If I went to the farm gate tomorrow morning to buy my 5L from my mate down the road - nice fella, good healthy looking cows and every time I walk into his shed (on a regular basis) it looks up to scratch and his filter socks aren't too gross. I would do so knowing that none of these tests had been done on the actual batch of milk I was getting and goodness me if the worst has happened (and accidents do happen) and the poo in the milk count is up, or if they have graded on somatic cells, or if a penicillin cow has accidently got into the vat then I am not going to know unless he rings me when that milk is tested at the factory. I don't know that there is not some nasty bacteria in there because I know that occasionally there are some nasties in the milk and they aren't testing for that . I know all that and I might be prepared to take the risk on my own behalf but I would never ever tell anyone that it was safe when I don't really truly know that it is. No-one does.


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9 years 1 month ago #505688 by igor
Replied by igor on topic Raw milk - vets stance

cowvet;512083 wrote:
In this day and age would your dad sell raw milk to the general public without good farm liability insurance??? .


Not a chance and we never did in the old days either. A certain amount of koha might changes hands between friends but that would be the limit.

cowvet;512083 wrote:
It is very easy to say ''she'll be right'' its safe - I drank it and I'm fine ( and here's my baby log book book to prove it), but when you actually carry the can and are held personally accountable for something you have signed or sold then you probably want a bit more than just your individual personal experience and your baby log book backing you up.


I'm not holding up my baby log book as proof of anything and I'm certainly not prepared to give health advice based solely on that. I think you and the NZVA are quite correct to refuse to certify that milk is safe based solely upon the health of the cows it came from. I said as much in my earlier post.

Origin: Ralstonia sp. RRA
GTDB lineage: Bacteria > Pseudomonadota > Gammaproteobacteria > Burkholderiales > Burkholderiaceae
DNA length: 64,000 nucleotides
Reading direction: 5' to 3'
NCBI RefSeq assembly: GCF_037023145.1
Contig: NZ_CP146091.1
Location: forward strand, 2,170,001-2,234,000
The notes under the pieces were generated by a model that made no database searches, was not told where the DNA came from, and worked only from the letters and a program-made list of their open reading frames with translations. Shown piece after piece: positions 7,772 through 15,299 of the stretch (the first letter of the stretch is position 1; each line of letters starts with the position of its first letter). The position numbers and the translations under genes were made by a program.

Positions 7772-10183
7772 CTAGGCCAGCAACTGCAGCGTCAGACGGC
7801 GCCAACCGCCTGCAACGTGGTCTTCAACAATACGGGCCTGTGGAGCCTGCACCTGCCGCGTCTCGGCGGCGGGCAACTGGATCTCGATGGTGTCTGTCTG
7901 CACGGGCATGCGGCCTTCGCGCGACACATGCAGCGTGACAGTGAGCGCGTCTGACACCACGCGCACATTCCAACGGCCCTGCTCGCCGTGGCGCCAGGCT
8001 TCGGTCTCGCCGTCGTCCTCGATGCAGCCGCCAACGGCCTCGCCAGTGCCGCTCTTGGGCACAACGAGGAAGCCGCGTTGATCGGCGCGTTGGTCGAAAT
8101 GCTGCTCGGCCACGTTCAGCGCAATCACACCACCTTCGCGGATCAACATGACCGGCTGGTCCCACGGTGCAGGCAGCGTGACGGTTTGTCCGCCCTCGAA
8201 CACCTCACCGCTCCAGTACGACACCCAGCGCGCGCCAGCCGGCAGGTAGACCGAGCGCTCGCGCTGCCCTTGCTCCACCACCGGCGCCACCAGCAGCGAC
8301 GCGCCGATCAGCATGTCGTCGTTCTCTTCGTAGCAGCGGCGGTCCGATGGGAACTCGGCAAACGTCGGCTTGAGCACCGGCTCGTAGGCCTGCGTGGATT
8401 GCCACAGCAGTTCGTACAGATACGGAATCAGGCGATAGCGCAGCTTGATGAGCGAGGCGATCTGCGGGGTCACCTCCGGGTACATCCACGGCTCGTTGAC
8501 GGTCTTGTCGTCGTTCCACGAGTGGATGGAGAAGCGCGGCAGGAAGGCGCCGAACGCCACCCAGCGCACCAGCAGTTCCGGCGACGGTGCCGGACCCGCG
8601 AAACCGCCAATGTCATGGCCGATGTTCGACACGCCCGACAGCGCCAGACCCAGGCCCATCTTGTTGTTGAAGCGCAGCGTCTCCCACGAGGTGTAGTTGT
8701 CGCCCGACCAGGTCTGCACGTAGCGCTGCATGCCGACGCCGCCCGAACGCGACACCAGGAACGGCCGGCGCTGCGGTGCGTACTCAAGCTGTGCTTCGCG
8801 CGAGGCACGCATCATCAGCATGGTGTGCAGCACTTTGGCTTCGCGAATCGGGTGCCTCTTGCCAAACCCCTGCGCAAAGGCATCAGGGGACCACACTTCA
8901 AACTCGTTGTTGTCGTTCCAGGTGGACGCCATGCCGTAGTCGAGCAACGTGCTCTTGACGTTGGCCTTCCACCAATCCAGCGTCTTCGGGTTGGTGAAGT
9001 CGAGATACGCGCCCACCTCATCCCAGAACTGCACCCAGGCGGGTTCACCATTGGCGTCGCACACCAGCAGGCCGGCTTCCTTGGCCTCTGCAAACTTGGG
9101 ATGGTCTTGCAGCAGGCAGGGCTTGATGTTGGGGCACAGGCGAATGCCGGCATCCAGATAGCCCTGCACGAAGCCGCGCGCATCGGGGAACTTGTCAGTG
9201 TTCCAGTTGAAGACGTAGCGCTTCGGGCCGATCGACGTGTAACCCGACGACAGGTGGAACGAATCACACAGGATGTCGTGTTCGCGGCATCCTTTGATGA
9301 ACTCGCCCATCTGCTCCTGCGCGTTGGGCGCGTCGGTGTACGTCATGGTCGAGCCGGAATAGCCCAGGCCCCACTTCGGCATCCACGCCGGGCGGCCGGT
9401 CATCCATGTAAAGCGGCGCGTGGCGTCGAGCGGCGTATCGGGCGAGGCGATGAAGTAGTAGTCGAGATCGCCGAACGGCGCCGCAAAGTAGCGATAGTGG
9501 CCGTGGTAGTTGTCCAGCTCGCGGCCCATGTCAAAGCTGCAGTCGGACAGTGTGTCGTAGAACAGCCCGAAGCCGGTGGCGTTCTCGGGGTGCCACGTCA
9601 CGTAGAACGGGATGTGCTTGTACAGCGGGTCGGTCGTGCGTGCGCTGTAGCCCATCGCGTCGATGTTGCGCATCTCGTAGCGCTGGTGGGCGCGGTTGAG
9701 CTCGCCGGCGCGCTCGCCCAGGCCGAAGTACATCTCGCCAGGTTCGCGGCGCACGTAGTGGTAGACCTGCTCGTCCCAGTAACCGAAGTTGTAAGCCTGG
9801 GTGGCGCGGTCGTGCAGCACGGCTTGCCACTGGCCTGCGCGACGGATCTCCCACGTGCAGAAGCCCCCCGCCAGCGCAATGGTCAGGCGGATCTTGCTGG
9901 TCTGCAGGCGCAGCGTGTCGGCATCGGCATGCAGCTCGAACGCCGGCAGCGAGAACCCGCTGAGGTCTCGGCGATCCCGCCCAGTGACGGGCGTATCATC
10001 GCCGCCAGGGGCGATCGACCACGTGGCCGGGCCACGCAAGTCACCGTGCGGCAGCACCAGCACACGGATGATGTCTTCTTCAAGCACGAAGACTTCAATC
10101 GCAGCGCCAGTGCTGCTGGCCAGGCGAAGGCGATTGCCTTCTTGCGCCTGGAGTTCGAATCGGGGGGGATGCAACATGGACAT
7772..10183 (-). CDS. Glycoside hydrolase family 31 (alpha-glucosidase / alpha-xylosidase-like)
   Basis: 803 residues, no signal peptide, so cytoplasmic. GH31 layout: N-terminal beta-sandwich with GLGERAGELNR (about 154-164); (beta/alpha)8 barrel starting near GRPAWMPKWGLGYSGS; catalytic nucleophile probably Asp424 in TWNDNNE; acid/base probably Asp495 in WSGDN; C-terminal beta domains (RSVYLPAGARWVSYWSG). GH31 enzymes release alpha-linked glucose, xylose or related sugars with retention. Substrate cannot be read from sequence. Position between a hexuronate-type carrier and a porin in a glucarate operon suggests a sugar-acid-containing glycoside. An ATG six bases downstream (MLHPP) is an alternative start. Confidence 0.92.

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9 years 1 month ago #505689 by LongRidge
Replied by LongRidge on topic Raw milk - vets stance
Willing buyer, willing seller???? What the hell has that to do with safety. I'm sure I could buy methamphetamine if I tried, and from a willing seller, but that would not keep me or the general public safe :-((.
I have seen people with tuberculosis, brucellosis and leptospirosis caught from cows. Also salmonella, E coli infection, and other bacterial infection.
I have no confidence yet that raw milk is safe. A couple of years ago (I don't have recent data) more than 200 cases of food poisoning were recorded from raw milk in Manawatu alone.
As a Batchelor of Food Technology, this idea is a giant step backwards. I most certainly hope that raw milk sellers have an idiot-proof insurance scheme for those people unfortunate enough to be poisoned by their milk.
I have no concern if you poison yourself or your family, but how will you feel if you poison your friends or their children.
And I don't want the public health system to cost more because of these idiots that want to make milk less safe than it is already/

Good on NZVA for putting their point of view so well.

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9 years 1 month ago #505690 by max2
Replied by max2 on topic Raw milk - vets stance

cowvet;512092 wrote: In comparison to the rest of the world our hygiene standards on a daily basis would be amongst the highest. These standards have to be met prior to pasteurisation so pasteurisation doesn't fix them if they are sloppy - you get dinged!

farmers have to be hugely conscious of hygiene and quality every day. The milk is scrutinised at every tanker pick-up for contaminants such as water, inhibitory substances (cleaning chemicals, antibiotics, iodophors etc), somatic cells (white blood cells)faecal contamination etc ...

....

I would be a bit cautious assuming a wrong doer is going to get caught and fined. I have one in mind and his supplier tried to apply various constraints on him and so he told them he was stopping supply to them which they happily accepted. A few weeks later ''our'' man calls up the transport section of the company to organise pick up of his milk and it was a period of time before the rep for the area realised they (the supplier) were dealing with the same fellow again.

He has failed to comply with his contract obligations to the land owner as well as animal welfare laws. His rep is well aware of the wrongdoings but is working with the current land owner to see him pushed along.
He is moving on for gypsy day but what are the chances he turns up elsewhere and starts the bullsh1t cycle all over again with the new property owner and eventually the supplier? Kiwis have kind hearts, if everyone had died in this guy's family that he said were dying, there would be no family left and I see them about regularly.... he has been doing it for 8 years that I know of.

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9 years 1 month ago #505691 by kai
Replied by kai on topic Raw milk - vets stance
Isn't all milk actually initially sold as raw unprocessed milk? Albeit to Fonterra usually